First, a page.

DAKAR, Senegal — Fighting between rebel soldiers and government troops in Guinea-Bissau intensified Sunday, with the empty U.S. Embassy reportedly hit and the insurgents denying government claims that they had been crushed.
The Senegalese army, fighting in support of Guinea-Bissau's president, insisted that it had wrested control of a key military compound in the capital, Bissau, from rebellious troops.
The Bra barracks had been a stronghold of renegade soldiers led by former armed forces chief of staff Ansumane Mane, who launched an attempted coup against the government of President Joao Bernardo Vieira a week ago.
"Everything inside the camp, including the ammunitions dump, is under our control," Senegalese army spokesman Col. Meissa Tamba told Reuters news agency Sunday, a day after his army said it had seized the complex. The barracks is near the airport, which was apparently still under rebel control.
Tamba said there had been "some residual resistance" at the barracks and acknowledged that artillery fire from the rebels was landing within the compound.
The Portuguese news agency Lusa quoted rebel spokesman Maj. Gomes Fernandes on Sunday as calling the Senegalese claim "pure propaganda."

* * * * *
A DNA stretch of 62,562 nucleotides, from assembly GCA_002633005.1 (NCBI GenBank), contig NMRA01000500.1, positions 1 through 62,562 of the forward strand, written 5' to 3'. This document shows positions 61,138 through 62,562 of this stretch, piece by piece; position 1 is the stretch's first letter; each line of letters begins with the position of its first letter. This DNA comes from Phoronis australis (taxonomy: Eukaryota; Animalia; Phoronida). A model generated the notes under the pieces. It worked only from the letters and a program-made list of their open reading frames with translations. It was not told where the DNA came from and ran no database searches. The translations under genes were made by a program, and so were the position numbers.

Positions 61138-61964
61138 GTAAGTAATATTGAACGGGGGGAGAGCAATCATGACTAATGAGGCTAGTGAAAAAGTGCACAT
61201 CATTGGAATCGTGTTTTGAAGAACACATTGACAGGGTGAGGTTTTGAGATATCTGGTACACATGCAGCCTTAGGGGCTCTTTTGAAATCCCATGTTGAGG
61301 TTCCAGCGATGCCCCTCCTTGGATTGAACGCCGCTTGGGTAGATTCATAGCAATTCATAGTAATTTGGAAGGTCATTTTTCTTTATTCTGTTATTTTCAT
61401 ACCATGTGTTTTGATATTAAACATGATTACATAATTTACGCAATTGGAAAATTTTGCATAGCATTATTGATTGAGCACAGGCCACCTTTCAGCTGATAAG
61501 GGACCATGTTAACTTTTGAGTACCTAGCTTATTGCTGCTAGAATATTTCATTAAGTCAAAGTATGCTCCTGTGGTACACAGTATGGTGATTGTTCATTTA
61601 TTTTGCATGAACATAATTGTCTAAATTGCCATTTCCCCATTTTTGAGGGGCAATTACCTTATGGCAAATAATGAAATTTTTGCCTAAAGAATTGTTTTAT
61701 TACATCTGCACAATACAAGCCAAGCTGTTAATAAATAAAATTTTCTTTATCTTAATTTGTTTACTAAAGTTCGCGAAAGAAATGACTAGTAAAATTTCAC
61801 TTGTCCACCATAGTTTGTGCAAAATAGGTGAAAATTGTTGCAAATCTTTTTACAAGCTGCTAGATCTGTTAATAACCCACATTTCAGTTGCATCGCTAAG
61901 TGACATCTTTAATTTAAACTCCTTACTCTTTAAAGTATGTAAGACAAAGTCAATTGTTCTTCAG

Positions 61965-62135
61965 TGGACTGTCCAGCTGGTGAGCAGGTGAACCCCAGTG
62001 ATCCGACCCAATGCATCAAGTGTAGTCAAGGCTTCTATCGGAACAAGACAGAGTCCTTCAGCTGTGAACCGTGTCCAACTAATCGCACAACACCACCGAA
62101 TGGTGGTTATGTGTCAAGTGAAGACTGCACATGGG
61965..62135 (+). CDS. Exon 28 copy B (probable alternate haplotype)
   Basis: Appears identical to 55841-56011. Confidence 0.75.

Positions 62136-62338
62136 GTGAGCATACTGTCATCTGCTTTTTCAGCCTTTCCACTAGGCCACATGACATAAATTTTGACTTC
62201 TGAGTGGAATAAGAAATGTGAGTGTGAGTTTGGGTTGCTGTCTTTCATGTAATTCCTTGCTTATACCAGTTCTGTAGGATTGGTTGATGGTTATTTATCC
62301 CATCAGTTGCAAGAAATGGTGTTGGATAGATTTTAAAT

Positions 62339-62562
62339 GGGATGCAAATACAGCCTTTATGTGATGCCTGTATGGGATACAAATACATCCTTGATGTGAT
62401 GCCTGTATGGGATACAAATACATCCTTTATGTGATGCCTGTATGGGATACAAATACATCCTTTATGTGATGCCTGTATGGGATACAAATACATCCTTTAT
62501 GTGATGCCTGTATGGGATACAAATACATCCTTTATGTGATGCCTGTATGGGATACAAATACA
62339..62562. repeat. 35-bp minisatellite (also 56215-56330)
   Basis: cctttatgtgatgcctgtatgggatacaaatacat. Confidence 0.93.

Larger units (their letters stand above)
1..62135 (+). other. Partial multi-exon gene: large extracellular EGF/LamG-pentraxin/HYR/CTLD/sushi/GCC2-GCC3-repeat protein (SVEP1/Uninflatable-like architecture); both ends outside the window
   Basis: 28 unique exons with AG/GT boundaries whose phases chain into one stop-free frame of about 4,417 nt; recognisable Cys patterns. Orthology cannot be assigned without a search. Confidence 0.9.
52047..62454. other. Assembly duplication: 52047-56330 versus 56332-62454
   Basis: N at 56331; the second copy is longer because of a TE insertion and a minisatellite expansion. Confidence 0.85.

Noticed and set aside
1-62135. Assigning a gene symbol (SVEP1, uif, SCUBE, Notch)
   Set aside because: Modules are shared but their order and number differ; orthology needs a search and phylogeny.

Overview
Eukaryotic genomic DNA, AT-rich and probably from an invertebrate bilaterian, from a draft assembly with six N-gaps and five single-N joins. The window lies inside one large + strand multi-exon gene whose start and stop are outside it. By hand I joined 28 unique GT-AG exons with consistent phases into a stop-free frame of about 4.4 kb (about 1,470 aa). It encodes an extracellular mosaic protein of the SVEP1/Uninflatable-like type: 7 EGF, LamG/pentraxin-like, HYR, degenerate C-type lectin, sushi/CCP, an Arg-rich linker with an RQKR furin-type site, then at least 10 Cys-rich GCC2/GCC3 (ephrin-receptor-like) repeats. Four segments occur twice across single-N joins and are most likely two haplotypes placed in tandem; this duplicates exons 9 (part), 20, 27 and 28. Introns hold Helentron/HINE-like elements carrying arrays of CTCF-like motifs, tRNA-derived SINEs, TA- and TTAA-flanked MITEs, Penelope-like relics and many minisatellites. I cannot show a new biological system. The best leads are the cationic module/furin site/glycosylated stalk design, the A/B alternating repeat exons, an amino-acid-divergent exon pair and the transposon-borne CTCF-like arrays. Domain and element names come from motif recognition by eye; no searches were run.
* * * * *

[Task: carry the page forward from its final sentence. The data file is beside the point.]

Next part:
More than 3,000 people have been evacuated from Bissau since the revolt began June 7, and diplomats say between 2,000 and 2,500 foreigners remain in the country.
All Americans who wanted to leave have done so safely, including Ambassador Peggy Blackford and her four remaining staff members, who left Sunday before the shelling, said State Department spokesman James P. Rubin.
Senegal closed its border with Guinea-Bissau as soon as the revolt broke out but let in refugees on humanitarian grounds last week. An official in the north of Guinea, Guinea-Bissau's southern neighbor, said Sunday that about 1,400 people had sought refuge there since Friday.